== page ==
It usually comes from people that mistake flat earth with geocentrism.

  7. James James says:

    Sir Glubb Sir John

  8. Rollory says:

    “A mere boat that goes out to sea after a while stops seeing earth.”

    Have you actually done this yourself? As in, do you know what it actually looks like when you are in that position, and how far from a given coastline you must be in order to actually notice the effect with the naked eye, given various heights above sea level?

    I have.

    The idea that Greco-Roman era or Dark Age sailors, who used shore-hugging galleys — which, incidentally, could not go out of sight of land, not just because they were physically incapable of handling high seas but because they were incapable of carrying enough supplies for the oarsmen for any noticeable length of time, unlike Renaissance-era sailing ships, which had a much better crew to cargo space ratio — did this routinely is simple nonsense. The Odyssey, after all, is about an island nation’s king and his crew of experienced sailors — members of a seafaring people, whose familiarity with “the wine-dark sea” is a constant refrain — getting lost in the Mediterranean, of all places, for ten years. The same Mediterranean that overloaded dinghies full of Africans cross today by paddling with their hands and broken planks.

    Then there’s the fact that the classical galleys simply didn’t have very tall masts — just not enough height to make the curvature effect anywhere near as easily distinguishable as from the top of an 1800s clipper, or even a 1600s galleon.

    Atlantic seafaring in general was very, very limited for a long time, and very much in the same vein as the shore-hugging style that had developed in the Mediterranean. Columbus’s ships, and Henry the Navigator’s, were the start of mastering deep-ocean travel. Those craft were significantly more advanced than shore-hugging fishing boats, but even so they were rickety primitive contraptions that were hardly suited to the task at hand. The shipbuilding art improved tremendously over the next few centuries, but when the Age of Discovery started, it was absolutely still in its infancy. All the lessons that might be drawn from experience in the far reaches of the ocean were simply not generally available.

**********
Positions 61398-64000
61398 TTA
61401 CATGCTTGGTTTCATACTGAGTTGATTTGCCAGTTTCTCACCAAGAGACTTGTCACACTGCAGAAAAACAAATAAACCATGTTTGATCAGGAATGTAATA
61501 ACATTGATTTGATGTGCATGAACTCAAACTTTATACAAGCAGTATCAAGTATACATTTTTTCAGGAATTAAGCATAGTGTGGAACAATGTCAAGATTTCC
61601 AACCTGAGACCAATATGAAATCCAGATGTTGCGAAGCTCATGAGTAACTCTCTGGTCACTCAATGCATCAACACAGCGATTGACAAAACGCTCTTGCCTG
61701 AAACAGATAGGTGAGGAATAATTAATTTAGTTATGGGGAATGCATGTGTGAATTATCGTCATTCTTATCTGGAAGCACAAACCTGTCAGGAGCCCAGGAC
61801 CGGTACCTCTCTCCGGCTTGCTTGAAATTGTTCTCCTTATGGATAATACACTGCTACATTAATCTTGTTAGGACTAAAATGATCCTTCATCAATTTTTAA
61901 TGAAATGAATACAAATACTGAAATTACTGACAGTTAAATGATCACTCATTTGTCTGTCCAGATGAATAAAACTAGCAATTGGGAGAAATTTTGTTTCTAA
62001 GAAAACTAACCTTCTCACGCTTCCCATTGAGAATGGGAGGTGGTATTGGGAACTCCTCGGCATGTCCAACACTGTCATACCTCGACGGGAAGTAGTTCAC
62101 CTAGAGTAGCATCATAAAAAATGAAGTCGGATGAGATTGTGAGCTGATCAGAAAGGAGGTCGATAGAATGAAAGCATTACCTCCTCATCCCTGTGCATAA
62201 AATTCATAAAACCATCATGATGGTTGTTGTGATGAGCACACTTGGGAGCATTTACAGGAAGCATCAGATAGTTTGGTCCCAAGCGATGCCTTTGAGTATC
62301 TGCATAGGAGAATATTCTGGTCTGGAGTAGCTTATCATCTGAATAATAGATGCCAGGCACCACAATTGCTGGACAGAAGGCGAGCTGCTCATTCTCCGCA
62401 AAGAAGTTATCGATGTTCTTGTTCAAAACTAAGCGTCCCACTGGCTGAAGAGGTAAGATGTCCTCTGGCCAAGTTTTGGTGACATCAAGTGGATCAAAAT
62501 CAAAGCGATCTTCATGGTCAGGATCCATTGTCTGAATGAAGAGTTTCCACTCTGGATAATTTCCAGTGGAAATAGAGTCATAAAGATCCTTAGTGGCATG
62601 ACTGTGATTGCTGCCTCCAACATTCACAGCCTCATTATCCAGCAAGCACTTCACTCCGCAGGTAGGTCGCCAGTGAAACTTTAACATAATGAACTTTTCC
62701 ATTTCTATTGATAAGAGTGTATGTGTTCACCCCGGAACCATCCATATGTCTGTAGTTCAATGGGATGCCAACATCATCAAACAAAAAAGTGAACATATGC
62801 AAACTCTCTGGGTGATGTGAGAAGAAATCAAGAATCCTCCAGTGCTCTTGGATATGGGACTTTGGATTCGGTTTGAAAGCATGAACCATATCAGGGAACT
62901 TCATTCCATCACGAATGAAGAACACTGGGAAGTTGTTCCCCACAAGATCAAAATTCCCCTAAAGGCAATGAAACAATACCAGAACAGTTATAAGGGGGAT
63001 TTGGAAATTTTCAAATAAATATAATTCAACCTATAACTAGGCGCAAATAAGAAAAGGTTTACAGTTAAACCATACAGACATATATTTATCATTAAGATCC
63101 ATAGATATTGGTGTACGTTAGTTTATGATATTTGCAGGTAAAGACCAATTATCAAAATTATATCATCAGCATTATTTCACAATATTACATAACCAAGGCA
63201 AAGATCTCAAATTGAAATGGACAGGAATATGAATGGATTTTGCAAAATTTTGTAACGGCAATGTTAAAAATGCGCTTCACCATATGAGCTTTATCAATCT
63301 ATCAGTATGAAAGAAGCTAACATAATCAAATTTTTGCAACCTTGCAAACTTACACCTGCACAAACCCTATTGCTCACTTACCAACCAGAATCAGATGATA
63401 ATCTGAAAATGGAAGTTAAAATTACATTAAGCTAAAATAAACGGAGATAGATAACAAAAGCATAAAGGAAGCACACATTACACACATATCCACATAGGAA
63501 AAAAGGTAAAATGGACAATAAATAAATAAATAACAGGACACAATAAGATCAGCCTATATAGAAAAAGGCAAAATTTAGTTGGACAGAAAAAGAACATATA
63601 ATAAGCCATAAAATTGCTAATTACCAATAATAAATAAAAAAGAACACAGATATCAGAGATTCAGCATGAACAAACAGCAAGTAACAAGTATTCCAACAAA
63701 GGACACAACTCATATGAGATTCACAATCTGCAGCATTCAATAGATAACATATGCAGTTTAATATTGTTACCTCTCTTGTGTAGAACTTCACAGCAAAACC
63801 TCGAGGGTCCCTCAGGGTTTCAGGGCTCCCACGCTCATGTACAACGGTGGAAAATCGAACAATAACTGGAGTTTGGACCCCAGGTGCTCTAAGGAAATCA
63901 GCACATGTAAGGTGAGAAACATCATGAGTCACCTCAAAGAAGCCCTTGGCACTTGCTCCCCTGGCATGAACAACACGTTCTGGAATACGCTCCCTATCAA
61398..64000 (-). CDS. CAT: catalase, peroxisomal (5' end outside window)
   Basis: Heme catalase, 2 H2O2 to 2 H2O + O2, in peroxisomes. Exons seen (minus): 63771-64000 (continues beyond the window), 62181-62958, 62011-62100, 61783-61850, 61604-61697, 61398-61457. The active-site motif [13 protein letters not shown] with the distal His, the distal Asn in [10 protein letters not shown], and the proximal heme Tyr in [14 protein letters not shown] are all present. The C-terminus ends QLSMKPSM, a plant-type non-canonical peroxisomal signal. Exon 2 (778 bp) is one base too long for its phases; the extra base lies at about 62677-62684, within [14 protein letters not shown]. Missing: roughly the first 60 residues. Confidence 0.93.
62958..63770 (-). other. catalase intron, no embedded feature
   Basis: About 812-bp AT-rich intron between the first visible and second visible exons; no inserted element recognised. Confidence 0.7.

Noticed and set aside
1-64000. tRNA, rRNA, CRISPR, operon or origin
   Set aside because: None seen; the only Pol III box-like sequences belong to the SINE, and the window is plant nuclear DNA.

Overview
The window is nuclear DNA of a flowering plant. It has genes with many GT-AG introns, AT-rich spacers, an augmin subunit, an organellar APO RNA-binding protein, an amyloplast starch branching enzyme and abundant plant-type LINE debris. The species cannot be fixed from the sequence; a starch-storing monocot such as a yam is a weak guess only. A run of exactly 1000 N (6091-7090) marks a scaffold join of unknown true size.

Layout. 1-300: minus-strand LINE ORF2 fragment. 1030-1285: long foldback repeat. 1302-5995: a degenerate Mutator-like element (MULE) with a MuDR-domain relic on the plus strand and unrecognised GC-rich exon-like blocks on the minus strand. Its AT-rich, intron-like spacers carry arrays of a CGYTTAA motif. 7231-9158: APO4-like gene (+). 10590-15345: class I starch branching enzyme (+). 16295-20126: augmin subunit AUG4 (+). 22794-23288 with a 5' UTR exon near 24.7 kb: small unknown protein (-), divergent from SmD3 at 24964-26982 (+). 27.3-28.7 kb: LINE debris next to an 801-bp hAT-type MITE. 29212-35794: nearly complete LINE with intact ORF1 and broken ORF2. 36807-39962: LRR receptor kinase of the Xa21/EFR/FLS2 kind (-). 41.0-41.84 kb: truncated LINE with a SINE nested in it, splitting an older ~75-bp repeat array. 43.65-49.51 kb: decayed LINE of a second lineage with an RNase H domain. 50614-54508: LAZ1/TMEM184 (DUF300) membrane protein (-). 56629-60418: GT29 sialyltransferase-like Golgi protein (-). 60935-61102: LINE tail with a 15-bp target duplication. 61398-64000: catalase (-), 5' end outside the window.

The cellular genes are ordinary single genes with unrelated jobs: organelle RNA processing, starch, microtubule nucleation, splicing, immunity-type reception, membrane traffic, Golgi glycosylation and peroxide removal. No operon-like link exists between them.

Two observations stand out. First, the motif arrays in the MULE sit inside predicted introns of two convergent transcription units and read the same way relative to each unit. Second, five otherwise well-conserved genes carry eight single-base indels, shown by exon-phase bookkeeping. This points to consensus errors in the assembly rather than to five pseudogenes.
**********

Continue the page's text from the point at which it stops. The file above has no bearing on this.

In other words, you are simply, completely, totally wrong. You are making assumptions based on things that are obvious to you about what would be obvious to people in vastly different circumstances with vastly different technology and habits, and you are wrong.

  9. Rollory says:

    As for what those various classical writers or thinkers came up with, I’m not arguing against that. As I said earlier: it’s perfectly plausible that some people made accurate deductions about such things. The idea that it was common knowledge, however — that “the earth is a round ball” was something people outside of the academies could reasonably be expected to know or believe — is not something I’ve seen any credible evidence for at all.

  10. Bruce says:

    “My book is a guide for the perplexed, not for fools, so if you are a retard and think the world is flat, git.”

    — Maimonides, Guide for the Perplexed

    “Why bother with theology, when we already have philosophy and Scripture? Truth is found in different ways. You can learn the world is round by astronomy, by mathematics, and by geography.”

    — Aquinas, Summa Theologica

  11. Lucklucky says:

    Yes, I know.

    Twenty to 30 miles from the coast is enough if you are in a cargo ship, which means you are already higher than sea level.

    But to expose even more your silliness, you don’t need to be at sea to realise that; you can be in land seeing ships approaching and going up a mount to see a ship earlier or an island nearby.